4. Alternative Medicine, the Definitive Guide. Future Medicine Publishing: Puyallup, WA. 1993;215–22.
    5. Griffin SM, et al. Acid resistant lipase as replacement therapy in chronic pancreatic exocrine insufficiency: a study in dogs. Gut 1989;30:1012–15.
    6. Schneider MU, et al. Pancreatic enzyme replacement therapy: comparative effects of conventional and enteric-coated microspheric pancreatin and acid-stable fungal enzyme preparations on steatorrhea in chronic pancreatitis. Hepato-gastroenterol 1985;32:97–102.
    7. Rosado JL, et al. Enzyme replacement therapy for primary adult lactase deficiency. Gastoenterol 1984;87:1072–82.
    8. Barillas C, Solomons NW. Effective reduction of lactose maldigestion in preschool by direct addition of beta-galactosidases to milk at mealtime. Pediatrics 1987;79(5):766–72.
    9. Phelan JJ, et al. Celiac disease: the abolition of gliadin toxicity by enzymes from Aspergillus niger. Clin Sci & Mol Med 1977;53:35–43.
    10. Griffin SM, et al. Acid resistant lipase as replacement therapy in chronic pancreatic exocrine insufficiency: a study in dogs. Gut 1989;30:1012–15.
    11. Garvin, P.J. & Merubia, J. Unpublished report. Submitted to WHO by Baxter Laboratories, Inc; 1959.
    12. Garvin, P.J., Willard, R., Merubia, J., Huszar, B., Chin, E., & Gilbert, C. Unpublished report. Submitted to WHO by Baxter Laboratories, Inc; 1966.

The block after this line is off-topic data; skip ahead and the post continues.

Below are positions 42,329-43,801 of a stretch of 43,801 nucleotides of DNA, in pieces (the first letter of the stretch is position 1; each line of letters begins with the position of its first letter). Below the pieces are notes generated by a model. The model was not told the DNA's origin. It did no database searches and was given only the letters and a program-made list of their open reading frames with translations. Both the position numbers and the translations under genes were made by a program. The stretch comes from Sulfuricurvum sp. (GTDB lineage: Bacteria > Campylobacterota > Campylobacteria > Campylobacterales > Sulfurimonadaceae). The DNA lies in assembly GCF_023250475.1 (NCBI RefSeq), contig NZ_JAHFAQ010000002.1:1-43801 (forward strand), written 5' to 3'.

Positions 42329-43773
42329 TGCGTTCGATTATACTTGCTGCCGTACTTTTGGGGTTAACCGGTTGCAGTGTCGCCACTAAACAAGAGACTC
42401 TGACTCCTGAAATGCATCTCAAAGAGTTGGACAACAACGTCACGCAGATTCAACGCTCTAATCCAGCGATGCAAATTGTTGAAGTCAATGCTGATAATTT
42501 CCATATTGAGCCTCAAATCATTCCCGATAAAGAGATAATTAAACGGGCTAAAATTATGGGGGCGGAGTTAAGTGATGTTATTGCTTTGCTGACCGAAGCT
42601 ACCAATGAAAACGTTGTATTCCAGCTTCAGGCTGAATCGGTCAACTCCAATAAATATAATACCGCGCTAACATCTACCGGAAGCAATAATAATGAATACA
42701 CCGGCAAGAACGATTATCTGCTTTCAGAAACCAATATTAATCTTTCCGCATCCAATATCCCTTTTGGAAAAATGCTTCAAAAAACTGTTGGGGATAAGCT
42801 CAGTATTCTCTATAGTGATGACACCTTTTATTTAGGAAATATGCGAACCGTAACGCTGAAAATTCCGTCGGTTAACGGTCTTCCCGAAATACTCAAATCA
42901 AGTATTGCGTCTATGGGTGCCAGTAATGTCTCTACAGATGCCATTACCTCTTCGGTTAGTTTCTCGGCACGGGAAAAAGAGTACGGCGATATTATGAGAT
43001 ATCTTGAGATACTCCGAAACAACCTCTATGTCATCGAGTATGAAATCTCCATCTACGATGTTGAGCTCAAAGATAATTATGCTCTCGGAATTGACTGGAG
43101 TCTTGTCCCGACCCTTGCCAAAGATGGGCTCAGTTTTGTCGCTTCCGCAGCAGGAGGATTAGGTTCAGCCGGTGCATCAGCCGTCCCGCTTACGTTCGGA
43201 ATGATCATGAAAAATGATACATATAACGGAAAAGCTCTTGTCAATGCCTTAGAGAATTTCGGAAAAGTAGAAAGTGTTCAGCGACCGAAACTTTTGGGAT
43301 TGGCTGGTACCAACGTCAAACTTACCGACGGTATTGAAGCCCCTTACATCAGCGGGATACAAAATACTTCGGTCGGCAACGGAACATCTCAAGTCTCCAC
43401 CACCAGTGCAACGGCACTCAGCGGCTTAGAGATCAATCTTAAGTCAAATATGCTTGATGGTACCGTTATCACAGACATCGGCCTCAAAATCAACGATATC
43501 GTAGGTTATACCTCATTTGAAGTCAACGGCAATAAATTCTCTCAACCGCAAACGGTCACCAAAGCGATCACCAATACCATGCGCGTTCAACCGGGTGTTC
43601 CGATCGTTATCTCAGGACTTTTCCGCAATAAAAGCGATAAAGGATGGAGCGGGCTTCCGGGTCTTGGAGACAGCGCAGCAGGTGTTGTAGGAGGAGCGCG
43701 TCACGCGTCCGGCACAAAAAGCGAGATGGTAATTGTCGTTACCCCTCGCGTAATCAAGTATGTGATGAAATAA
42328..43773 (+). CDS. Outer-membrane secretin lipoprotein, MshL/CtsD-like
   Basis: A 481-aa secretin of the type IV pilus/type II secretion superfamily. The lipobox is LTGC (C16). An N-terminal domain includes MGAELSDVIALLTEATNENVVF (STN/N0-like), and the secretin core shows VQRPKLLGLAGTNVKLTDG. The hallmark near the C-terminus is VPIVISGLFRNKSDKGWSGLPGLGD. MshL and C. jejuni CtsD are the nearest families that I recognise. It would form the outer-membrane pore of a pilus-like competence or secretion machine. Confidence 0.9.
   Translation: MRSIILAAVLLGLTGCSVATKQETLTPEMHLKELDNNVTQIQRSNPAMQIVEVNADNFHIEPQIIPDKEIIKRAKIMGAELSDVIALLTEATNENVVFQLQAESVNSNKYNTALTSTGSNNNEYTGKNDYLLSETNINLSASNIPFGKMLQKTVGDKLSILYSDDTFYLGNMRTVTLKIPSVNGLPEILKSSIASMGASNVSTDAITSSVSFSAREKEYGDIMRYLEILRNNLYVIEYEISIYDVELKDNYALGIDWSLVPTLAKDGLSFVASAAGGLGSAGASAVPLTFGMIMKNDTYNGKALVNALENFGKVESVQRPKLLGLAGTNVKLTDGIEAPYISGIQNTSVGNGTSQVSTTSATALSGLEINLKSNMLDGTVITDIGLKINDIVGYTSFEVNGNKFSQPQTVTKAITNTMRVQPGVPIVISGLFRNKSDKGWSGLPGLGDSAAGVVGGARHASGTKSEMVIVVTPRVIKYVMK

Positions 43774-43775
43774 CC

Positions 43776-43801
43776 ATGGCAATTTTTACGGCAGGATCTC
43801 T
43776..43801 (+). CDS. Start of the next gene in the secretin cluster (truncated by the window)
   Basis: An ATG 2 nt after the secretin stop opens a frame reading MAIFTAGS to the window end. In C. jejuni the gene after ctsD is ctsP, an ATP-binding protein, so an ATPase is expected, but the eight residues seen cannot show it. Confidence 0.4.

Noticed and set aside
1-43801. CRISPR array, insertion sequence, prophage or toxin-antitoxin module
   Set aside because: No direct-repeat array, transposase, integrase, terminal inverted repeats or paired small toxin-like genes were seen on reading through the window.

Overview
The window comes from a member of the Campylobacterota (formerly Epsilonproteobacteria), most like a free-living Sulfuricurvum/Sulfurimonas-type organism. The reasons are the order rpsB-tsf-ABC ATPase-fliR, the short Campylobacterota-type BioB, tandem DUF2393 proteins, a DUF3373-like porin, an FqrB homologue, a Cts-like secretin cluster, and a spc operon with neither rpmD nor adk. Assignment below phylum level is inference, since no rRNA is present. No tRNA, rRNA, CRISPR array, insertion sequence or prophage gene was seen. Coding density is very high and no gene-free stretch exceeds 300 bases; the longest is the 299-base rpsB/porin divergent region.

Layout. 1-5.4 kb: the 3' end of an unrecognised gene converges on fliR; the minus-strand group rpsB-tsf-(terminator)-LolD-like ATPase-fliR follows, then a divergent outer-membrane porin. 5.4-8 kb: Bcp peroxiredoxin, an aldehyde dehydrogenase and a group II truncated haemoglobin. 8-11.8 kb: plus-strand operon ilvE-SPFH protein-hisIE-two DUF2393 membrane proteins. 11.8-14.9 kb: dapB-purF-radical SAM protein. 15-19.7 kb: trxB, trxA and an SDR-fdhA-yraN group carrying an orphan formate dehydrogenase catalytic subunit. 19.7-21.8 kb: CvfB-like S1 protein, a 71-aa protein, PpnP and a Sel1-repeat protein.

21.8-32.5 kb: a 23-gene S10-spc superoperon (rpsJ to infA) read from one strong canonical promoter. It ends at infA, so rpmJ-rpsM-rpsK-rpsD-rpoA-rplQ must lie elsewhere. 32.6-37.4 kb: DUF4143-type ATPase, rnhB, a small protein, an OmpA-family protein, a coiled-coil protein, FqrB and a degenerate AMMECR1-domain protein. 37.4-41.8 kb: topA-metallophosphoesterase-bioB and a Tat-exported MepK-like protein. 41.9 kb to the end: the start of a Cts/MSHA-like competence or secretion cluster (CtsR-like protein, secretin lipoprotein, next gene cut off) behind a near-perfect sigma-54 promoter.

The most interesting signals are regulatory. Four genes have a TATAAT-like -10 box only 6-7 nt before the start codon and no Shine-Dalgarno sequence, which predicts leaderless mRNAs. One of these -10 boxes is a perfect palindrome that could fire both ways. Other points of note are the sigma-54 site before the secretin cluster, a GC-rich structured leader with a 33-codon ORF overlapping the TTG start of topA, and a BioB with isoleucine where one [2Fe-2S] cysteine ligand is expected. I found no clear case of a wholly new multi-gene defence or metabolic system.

13. Garvin, P.J., Ganote, C.E., Merubia, J., Delahany, E., Bowers, S., Varnado, A., Jordan, L., Harley, G., DeSmet, C., & Porth, J. Unpublished report from Travenol Laboratories, Inc., Morton Grove, IL, USA. Submitted to WHO by Gist-brocades NV, Delft, Holland; 1972.
    14. Lamacchia C, Camarca A, Picascia S, Di Luccia A, Gianfrani C. Cereal-based gluten-free food: how to reconcile nutritional and technological properties of wheat proteins with safety for celiac disease patients. Nutrients. 2014 Jan 29;6(2):575–90.
    15. Mansueto P, Seidita A, D’Alcamo A, Carroccio A. Non-celiac gluten sensitivity: literature review. J Am Coll Nutr. 2014;33(1):39–54.
    16. Hudson M, King C. Glutalytic Clinical Trial for Normal Consumption of Gluten Containing Foods. Department of Biology, Kennesaw State University, Kennesaw Georgia. 2015: 4 pgs.
    17. Gudmand-Hoyer E. The clinical significance of disaccharide maldigestion. Am J Clin Nutr 1994; 59(3):735S–41S.
    18. Ramirez FC, Lee K, Graham DY. All lactase preparations are not the same: results of a prospective, randomized, placebo-controlled trial. Am J Gastroenterol 1994;89:566–70.
    19. Sanders SW, Tolman KG, Reitberg DP. Effect of a single dose of lactase on symptoms and expired hydrogen after lactose challenge in lactoseintolerant subjects. Clin Pharm 1992;11:533–8.
    20. Lin MY, Dipalma JA, Martini MC, et al. Comparative effects of exogenous lactase (beta-galactosidase) preparations on in vivo lactose digestion. Dig Dis Sci 1993;38:2022–7.